Create an element and give it an attribute before appending it
- We can give a new element properties like
const newP = document.createElement('p'); newP.innerText = "I have been to Baffin. It was cold."; document.body.appendChild(someP);
img element and save it to a variable
img element a
src of some image you find on the internet.
.src is a property like
.innerText, therefore, you would give it a value with the assignment operator
img to the document body.
Make sure you see the image appear at the bottom of your webpage.
Check in elements and see that your
.src property has translated into an html
Create an element and give it an id
const newDiv = document.createElement('div'); newDiv.id = "party-time-excellent" document.body.appendChild(newDiv);
section element, give it an id of
butterfly, and append it to the body.
Get a list of the classes given to an element
We can see the different classes on an element with the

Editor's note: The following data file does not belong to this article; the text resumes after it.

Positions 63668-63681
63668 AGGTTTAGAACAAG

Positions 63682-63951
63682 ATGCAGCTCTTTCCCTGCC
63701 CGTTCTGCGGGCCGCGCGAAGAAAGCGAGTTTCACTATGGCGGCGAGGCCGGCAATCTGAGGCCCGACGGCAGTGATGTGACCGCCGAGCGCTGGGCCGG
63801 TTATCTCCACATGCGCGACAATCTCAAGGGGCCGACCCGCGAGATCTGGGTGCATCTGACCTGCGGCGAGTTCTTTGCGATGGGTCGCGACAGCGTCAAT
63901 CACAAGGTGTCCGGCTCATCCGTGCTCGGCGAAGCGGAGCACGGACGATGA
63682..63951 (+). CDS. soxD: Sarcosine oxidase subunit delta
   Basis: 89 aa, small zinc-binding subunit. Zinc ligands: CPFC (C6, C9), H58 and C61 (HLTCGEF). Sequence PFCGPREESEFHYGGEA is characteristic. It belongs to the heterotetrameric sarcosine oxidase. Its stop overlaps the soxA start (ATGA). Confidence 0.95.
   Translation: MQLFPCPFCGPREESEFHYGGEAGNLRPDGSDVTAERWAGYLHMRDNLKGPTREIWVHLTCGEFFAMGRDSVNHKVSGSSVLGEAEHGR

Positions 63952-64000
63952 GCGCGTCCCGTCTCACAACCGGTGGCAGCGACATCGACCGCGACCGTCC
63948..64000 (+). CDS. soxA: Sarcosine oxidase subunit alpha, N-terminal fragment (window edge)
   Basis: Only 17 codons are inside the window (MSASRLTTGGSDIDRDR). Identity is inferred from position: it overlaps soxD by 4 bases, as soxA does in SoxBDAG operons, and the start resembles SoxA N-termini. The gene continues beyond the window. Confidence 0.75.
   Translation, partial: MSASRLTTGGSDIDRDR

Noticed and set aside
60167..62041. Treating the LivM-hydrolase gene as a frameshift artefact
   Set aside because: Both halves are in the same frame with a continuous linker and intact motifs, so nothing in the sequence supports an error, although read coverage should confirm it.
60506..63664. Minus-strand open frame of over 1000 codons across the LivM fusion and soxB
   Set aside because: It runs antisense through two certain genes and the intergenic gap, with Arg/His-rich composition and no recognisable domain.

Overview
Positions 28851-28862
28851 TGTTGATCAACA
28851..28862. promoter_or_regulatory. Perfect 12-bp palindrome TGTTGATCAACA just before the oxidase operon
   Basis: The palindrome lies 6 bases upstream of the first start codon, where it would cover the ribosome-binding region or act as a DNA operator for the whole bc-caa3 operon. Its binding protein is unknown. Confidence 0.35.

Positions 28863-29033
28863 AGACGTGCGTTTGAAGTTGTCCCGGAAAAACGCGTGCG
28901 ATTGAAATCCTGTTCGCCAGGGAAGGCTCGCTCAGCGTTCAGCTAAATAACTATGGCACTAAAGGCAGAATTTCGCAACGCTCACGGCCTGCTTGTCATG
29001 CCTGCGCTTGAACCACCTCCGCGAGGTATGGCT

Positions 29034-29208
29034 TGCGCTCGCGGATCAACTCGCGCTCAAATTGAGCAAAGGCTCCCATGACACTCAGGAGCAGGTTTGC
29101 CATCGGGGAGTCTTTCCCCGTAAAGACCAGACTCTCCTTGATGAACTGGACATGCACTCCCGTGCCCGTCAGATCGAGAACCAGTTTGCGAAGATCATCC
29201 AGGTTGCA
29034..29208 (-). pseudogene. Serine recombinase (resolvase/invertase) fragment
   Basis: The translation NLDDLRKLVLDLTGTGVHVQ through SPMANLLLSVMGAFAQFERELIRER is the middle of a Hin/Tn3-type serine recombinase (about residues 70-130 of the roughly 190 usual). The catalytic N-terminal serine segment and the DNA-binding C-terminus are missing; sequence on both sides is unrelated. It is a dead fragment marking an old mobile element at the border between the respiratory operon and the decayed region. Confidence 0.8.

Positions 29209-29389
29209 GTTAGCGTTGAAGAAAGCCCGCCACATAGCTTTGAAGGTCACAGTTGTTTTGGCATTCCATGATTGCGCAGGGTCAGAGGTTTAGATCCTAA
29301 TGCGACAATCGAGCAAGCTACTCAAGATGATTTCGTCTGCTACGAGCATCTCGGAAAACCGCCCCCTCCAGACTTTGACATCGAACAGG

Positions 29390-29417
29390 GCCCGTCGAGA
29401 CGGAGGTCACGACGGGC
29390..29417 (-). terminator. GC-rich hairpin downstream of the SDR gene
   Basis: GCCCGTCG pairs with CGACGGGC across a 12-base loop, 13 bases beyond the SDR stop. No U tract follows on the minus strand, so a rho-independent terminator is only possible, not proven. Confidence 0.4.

const foundDiv = document.querySelector('div'); const divClasses = foundDiv.classList;
section element. Get the list of classes given to the first
section element (there is only one class in this particular class list).
Add a class to an element
We can add classes to an element using the
.add() method of the classList property of an element
const foundDiv = document.querySelector('div'); foundDiv.classList.add('awesome-class');
wdi-remote-gizmo to the first section element.
See if a class has been added to an element
The .classList property of an element is not a simple array, though. It's actually an object that has properties.
We can use the
.contains() method of the classList property of an element to see if that element has a class added to it
const foundDiv = document.querySelector('div'); const divClasses = foundDiv.classList; divClasses.contains('awesome-class');
Remove a class from an element
To remove a class, if it exists, use the
.remove() method of the
classList property of an element.
const foundDiv = document.querySelector('div'); foundDiv.classList.remove('awesome-class');
wdi-remote-gizmo from the first section element.